I am thrilled to share that the Vestry and I will gather January 11-12 for Vestry Retreat at Lake Logan Episcopal Center in Canton (NC). Joined by a well-respected Episcopal priest and urban ministry consultant, we creatively will focus on our approach to ministry, reflect on the past, clarify a vision, and develop a strategic plan to share with you in early February. Your prayers and commitments will be key for our movement into a new chapter. I look forward to sharing this faith journey with your household and to seeing you very soon.

In thanksgiving for Christmas,

 

The Reverend Ollie V. Rencher, Rector 

First Sunday of Advent

Advent and the Christian New Year. The church season called Advent begins today as the appointed time for Christian households to mark the beginning of the Church Year. Just as parents await new life in the birth of a child, we prepare with great expectation for the anniversary birth of “God with us” at Christmas. Our prayers, lessons, hymns, anthems, formation, outreach opportunities and more focus on the rich meaning of this season. Each invites us to keep awake so that we might recognize the Messiah. Ultimately, this period on the Church calendar challenges us to slow down, while everything around us seems to speed up.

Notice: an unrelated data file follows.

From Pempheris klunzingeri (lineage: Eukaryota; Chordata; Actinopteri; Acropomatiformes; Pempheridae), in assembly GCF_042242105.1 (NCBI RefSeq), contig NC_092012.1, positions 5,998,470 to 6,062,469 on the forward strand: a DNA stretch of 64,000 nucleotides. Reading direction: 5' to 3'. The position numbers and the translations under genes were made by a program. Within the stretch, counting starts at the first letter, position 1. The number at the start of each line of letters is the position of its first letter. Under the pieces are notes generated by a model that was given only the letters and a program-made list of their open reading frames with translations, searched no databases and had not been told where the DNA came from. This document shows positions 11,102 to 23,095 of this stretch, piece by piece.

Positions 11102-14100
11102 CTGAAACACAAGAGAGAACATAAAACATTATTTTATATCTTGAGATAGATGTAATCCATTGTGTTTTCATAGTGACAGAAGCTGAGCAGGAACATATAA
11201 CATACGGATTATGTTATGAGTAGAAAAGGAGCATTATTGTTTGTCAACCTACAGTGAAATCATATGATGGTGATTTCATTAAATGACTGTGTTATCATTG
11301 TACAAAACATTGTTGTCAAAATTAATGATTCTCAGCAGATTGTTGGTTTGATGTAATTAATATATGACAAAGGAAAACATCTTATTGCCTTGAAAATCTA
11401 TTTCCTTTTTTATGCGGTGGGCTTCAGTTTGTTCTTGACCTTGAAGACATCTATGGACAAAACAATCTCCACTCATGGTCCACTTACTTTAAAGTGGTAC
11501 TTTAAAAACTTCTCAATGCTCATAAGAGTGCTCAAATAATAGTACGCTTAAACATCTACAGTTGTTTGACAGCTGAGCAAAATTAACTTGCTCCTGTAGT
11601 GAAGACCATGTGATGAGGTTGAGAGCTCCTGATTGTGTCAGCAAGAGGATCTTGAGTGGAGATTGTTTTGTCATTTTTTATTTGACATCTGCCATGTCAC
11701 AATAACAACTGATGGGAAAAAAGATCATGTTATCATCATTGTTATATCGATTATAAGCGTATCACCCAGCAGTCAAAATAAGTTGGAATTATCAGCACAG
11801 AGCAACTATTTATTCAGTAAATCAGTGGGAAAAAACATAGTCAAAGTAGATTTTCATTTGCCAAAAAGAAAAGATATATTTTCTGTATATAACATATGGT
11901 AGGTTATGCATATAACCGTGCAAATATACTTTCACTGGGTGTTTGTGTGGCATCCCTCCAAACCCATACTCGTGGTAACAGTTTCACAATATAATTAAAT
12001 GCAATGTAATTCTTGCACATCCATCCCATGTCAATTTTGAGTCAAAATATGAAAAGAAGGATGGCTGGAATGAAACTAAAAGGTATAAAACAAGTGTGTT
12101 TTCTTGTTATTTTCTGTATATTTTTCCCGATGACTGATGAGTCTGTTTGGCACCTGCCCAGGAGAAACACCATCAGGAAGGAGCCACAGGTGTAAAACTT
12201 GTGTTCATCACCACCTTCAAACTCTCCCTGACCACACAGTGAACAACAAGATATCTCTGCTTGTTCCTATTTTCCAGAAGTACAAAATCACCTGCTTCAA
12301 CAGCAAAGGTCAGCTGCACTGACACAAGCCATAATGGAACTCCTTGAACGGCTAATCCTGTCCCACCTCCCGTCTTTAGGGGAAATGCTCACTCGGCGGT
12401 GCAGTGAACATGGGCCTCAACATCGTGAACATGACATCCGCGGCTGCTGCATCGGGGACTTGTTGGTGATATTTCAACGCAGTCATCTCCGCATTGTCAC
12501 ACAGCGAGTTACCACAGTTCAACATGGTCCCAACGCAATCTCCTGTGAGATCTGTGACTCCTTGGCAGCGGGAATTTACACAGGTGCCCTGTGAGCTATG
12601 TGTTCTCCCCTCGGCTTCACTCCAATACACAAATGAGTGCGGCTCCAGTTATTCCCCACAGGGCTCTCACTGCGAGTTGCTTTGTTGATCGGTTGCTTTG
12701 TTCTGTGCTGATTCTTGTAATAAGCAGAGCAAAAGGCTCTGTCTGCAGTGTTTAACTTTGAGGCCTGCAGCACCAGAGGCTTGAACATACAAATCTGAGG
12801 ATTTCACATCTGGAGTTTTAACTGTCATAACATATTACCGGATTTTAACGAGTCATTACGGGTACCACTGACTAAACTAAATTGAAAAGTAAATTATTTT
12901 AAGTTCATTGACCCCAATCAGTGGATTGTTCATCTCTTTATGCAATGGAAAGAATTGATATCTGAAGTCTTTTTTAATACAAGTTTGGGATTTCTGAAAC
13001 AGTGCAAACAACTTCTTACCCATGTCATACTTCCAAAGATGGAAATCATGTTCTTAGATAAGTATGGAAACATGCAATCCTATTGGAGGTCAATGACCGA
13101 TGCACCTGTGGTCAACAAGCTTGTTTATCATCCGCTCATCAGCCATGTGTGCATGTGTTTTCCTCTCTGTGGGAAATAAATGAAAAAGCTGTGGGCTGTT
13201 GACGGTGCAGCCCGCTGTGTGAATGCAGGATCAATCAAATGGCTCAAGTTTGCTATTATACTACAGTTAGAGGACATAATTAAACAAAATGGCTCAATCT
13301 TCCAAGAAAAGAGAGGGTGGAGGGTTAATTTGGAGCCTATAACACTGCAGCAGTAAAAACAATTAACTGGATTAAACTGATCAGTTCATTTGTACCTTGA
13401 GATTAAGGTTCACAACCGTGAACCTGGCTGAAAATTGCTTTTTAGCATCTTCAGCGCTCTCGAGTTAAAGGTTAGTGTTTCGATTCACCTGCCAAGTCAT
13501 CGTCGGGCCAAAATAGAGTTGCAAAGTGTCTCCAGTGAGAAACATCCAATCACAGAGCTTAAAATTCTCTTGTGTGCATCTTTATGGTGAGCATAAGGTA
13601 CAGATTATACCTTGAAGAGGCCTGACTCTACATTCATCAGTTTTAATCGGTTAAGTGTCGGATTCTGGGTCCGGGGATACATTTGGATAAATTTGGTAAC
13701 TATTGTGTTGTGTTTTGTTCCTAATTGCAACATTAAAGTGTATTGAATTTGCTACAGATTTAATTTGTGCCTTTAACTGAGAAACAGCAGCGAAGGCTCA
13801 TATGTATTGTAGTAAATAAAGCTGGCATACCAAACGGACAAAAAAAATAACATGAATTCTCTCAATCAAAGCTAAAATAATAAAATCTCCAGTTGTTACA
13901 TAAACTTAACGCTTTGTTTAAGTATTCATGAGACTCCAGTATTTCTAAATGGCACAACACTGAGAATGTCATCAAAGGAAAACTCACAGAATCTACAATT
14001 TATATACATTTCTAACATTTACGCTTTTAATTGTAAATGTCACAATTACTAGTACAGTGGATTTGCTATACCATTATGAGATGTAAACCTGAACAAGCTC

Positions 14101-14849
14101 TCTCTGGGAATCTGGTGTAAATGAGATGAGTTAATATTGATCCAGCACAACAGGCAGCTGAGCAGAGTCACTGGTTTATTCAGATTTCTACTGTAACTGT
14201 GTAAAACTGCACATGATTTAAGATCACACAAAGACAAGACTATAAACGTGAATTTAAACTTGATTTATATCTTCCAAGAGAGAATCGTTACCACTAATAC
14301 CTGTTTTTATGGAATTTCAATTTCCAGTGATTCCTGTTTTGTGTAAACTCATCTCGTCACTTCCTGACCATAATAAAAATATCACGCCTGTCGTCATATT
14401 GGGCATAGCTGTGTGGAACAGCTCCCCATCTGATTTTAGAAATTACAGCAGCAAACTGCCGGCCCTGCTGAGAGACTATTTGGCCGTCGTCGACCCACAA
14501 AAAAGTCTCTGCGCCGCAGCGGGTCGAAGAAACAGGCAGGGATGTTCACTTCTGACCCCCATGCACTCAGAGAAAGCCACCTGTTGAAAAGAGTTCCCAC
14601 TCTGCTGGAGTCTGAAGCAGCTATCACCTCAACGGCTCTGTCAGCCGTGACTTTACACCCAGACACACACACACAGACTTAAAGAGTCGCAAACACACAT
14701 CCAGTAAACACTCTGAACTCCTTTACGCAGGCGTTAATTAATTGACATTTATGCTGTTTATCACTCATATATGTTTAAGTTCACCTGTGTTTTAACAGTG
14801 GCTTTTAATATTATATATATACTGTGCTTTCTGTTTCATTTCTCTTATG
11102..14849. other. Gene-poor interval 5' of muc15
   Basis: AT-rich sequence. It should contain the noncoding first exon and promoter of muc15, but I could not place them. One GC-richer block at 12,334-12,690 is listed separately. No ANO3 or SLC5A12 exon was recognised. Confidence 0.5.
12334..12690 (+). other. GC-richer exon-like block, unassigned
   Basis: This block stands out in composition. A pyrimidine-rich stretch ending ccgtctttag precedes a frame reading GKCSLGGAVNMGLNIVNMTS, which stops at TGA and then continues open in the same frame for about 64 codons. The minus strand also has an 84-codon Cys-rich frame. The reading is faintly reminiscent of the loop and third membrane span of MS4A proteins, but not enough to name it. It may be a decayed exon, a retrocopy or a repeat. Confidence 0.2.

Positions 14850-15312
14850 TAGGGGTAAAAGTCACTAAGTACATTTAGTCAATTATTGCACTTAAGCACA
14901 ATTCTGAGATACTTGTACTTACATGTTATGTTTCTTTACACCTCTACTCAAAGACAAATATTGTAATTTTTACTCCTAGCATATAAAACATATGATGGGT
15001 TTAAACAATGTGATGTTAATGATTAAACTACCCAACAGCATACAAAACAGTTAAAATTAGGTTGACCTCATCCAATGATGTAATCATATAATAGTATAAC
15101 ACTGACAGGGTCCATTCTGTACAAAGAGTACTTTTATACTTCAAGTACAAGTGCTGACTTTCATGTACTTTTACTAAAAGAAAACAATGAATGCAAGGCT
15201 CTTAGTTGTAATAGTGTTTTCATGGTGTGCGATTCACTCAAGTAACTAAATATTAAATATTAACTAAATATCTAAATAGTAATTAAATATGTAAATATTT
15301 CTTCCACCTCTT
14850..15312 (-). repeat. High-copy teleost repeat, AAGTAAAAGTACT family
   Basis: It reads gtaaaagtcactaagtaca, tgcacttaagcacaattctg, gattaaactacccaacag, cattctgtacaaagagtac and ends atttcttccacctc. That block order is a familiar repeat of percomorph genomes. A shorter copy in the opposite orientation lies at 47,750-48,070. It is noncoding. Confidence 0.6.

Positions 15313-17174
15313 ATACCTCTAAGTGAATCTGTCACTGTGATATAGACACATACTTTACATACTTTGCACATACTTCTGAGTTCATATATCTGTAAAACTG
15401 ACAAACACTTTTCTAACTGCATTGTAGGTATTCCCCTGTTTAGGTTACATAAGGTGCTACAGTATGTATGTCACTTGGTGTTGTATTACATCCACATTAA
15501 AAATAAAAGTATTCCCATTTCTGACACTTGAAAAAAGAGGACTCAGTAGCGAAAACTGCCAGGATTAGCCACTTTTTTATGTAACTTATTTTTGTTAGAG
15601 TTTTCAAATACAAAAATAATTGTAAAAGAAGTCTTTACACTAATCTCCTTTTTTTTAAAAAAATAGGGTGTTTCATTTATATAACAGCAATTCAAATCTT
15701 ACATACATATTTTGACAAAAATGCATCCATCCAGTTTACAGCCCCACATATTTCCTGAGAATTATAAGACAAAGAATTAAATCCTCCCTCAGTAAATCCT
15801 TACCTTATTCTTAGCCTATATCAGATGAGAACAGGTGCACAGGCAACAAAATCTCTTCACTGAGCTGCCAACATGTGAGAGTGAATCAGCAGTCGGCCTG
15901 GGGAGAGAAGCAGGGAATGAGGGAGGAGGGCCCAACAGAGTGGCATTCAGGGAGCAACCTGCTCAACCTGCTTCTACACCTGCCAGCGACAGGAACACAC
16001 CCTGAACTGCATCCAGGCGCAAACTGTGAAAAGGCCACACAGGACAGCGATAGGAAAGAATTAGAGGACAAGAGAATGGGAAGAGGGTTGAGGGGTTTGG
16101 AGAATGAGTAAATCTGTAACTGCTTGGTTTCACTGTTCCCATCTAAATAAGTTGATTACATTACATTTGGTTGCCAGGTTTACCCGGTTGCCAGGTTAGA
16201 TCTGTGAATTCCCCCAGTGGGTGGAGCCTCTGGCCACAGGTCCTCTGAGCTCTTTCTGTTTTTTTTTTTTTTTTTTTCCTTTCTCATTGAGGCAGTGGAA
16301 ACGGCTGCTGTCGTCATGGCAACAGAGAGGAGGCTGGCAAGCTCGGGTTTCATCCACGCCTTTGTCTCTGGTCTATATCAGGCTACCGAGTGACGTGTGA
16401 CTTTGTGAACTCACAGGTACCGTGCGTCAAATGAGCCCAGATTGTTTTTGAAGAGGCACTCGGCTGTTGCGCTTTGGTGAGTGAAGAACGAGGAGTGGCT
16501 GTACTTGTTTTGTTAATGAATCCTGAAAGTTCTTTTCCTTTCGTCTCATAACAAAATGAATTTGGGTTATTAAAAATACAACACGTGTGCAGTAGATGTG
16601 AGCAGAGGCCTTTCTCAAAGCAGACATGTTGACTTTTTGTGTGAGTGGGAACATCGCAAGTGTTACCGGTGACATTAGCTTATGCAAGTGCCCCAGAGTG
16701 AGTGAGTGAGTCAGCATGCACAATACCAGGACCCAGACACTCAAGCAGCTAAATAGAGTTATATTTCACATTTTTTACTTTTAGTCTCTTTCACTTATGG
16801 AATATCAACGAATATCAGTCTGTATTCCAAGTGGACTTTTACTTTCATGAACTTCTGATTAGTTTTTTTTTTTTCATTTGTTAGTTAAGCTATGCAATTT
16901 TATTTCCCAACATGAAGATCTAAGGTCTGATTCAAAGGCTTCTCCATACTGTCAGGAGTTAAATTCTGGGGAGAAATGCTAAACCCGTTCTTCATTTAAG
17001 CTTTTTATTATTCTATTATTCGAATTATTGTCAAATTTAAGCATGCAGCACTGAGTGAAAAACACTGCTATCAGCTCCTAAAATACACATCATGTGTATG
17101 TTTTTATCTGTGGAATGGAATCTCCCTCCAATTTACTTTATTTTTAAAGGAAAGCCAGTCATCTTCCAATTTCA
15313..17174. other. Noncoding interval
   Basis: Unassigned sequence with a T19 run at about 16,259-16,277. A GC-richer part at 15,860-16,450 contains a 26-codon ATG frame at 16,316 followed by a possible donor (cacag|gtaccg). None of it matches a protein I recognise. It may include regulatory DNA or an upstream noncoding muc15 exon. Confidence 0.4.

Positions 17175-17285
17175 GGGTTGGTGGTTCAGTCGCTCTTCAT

Advent reminds me of a poem located on the wall of an entrance into St. Peter’s Church, Oxford (Mississippi). May the words of author Wilfred A. Peterson bless our season:

Slow me down, Lord. Ease the pounding of my heart by the quieting of my mind. Steady my hurried pace with a vision of the eternal march of time. Give me amid the confusion of the day, the calmness of the eternal hills. Break the tension of my nerves and muscles with the soothing music of the singing streams that live in my memory. Help me to know the magical restoring power of sleep. Teach me the art of taking minute vacations, of slowing down to look at a flower, to chat with a friend, to pat a dog, to read a few lines of a good book. Slow me down, Lord and inspire me to send my roots deep into the soil of life’s enduring values that I may grow toward the stars of my greater destiny.

– The Reverend Ollie V. Rencher, Rector